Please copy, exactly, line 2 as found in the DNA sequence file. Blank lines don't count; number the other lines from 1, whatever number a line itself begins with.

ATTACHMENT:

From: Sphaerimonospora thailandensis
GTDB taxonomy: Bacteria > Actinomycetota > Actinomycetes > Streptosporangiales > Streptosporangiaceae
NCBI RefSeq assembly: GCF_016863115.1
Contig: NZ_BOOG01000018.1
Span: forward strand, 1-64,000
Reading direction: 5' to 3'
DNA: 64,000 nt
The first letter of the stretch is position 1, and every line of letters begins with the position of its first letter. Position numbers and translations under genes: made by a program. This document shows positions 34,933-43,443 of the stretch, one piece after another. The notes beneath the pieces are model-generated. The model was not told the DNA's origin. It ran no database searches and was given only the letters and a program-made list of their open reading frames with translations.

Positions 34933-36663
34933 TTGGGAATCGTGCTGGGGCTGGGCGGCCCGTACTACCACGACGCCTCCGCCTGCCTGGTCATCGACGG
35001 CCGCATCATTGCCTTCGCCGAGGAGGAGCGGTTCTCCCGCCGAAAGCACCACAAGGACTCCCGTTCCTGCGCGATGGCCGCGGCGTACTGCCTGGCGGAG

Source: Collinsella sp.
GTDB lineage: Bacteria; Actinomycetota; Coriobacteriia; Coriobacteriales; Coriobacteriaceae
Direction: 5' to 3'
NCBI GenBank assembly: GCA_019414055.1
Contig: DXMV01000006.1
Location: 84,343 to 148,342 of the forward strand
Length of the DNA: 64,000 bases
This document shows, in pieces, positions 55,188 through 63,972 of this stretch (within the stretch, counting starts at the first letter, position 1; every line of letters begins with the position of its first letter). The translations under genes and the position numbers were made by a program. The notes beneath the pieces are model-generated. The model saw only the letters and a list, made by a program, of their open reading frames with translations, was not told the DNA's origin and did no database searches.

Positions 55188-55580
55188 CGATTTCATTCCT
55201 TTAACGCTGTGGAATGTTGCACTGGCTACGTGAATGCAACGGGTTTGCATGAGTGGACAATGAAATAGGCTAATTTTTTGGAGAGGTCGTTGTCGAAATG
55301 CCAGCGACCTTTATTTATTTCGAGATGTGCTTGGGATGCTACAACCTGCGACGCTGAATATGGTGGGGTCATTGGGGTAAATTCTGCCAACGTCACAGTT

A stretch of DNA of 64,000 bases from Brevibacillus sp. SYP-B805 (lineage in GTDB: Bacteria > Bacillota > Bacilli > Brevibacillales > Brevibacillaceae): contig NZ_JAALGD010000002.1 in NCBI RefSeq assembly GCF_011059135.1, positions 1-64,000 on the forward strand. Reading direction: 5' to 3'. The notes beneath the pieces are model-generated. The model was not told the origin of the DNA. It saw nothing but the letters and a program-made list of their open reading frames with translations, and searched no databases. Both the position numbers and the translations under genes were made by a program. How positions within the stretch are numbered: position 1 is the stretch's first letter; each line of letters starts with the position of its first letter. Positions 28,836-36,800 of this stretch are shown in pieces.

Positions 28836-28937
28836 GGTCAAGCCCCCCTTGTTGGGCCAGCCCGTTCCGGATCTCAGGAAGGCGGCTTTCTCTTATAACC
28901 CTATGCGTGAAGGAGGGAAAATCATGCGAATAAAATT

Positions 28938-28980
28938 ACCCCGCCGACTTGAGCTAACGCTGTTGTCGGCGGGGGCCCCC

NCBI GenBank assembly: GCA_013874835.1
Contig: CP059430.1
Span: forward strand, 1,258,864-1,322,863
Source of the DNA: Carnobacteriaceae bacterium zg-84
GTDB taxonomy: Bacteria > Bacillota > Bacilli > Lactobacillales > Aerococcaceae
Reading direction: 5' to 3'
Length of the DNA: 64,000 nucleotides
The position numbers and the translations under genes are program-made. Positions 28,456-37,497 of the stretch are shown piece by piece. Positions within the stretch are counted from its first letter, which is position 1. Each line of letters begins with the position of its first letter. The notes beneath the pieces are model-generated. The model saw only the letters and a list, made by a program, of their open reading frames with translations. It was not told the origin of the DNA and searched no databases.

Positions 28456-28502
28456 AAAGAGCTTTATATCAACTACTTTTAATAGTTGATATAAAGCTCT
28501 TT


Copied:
GTDB taxonomy: Bacteria > Actinomycetota > Actinomycetes > Streptosporangiales > Streptosporangiaceae